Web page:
The updated, current version of Facebook offers a secure means to interact and connect with friends, relatives and people with similar interests. In order for someone to view your profile, except for the information you choose to share with the overall community, they need to be approved by you; they need you to friendthem. Once you’re friends, you can regularly view the information your friendspost as well as the profile they created about themselves; and they can see your profile and postings as well. You can reach out to find others. Or, you can wait for others to find you.
Not only is Facebook a social network that enables you to share insights and information with friends in a mass way, you can send a private message to afriend. Another outstanding feature is the ability to share photographs through a very simple uploading process. Note: be careful about “tagging” photos (i.e., don’t identify people in photos, especially your children by name). While security is of paramount importance and Facebook pride’s it’s organization on trust and integrity, since there’s little value in doing so, it’s best to avoid “tagging” altogether.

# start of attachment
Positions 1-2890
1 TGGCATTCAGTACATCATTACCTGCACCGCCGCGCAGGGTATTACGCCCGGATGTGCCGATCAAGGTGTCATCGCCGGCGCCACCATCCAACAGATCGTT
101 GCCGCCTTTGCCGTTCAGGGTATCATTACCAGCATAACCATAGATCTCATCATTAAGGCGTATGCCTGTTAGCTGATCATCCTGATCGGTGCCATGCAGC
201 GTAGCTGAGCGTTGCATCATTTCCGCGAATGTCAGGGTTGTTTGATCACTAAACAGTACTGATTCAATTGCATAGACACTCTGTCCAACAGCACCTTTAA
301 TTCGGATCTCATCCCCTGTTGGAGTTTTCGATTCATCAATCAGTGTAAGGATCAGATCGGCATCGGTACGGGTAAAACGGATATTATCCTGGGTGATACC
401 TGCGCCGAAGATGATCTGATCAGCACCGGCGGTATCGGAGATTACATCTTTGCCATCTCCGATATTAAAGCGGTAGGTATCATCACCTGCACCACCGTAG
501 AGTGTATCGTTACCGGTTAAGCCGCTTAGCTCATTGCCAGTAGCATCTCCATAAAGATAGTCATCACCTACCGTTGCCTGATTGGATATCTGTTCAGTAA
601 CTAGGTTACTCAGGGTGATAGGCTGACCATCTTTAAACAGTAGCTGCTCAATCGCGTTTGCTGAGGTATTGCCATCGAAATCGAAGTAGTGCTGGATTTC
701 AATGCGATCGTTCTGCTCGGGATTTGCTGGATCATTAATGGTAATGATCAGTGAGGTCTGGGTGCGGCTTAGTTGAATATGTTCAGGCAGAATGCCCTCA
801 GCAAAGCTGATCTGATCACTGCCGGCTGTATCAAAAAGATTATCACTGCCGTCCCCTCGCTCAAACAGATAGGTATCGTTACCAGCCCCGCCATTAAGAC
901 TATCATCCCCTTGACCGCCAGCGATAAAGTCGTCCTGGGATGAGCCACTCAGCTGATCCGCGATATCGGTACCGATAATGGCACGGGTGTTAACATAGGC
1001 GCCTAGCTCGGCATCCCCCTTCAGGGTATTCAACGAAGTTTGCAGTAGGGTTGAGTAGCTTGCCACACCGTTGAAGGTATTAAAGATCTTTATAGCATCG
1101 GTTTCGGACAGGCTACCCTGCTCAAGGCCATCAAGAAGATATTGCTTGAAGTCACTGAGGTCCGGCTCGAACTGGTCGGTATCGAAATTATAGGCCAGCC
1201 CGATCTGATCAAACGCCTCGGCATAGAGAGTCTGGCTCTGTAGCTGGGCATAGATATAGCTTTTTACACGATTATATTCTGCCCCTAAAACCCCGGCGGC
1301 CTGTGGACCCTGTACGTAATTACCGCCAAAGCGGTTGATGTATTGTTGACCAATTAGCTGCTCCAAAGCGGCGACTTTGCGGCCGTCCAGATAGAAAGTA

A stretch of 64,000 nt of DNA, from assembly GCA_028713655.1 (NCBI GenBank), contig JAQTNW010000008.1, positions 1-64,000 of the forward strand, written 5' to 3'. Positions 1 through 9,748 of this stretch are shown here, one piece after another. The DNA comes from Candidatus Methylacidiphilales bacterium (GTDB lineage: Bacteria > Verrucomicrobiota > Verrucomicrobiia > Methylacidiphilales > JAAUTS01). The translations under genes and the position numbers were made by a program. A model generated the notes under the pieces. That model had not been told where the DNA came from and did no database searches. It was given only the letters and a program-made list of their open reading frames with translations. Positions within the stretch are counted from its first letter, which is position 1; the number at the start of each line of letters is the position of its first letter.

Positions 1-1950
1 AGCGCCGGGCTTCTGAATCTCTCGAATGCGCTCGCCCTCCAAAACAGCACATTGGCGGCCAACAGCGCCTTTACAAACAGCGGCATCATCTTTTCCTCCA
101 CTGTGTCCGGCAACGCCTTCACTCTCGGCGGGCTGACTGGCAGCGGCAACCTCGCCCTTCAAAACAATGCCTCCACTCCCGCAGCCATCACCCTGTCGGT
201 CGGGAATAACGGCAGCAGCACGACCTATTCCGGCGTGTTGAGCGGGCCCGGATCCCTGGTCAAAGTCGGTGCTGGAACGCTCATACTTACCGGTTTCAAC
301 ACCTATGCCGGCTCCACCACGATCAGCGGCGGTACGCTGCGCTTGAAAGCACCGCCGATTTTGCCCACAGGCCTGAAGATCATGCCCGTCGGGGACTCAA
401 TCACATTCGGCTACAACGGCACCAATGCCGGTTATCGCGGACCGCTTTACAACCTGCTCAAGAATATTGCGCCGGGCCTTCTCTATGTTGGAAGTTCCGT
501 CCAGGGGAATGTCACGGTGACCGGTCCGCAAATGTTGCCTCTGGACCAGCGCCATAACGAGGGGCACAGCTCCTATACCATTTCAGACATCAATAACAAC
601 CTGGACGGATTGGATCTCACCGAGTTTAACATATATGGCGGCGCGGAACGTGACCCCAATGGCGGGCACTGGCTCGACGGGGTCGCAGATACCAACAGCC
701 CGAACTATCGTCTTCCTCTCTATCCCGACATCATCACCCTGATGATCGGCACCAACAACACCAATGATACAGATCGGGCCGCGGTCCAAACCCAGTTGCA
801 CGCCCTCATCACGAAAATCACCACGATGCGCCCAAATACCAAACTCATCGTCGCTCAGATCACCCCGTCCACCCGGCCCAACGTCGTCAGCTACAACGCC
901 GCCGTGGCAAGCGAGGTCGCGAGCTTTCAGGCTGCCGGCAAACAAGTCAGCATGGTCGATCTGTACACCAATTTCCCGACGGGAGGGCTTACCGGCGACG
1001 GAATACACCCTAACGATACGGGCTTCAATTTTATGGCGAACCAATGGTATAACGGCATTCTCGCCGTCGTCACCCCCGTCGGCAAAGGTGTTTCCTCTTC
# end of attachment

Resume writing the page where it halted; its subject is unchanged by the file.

While any public domain is hard-pressed to completely avoid the potential for hacking, security is taken very seriously by Facebook. In fact, there’s a “Chief Privacy Officer” whose team is responsible for staying ahead of the curve in keeping your private information private! And, unlike the first incarnation of Facebook where most everything that you published was for general consumption, now there are plenty of limitations that you can place on your profile. Facebook’s privacy settings allow you filter what information from your profile can be seen when someone searches for you. You can configure your settings so prospective friends can see only your name and photo, or you can choose to include other information, like a list of your current friends. And, you can control what kind of information your friends have access to. While you may want some details to be viewable by all of your friends, you have the option to designate certain aspects of your page (your photos, for example) as viewable by only certain friends or family members. The choice is yours and the options for customizing your page based on privacy settings are plentiful.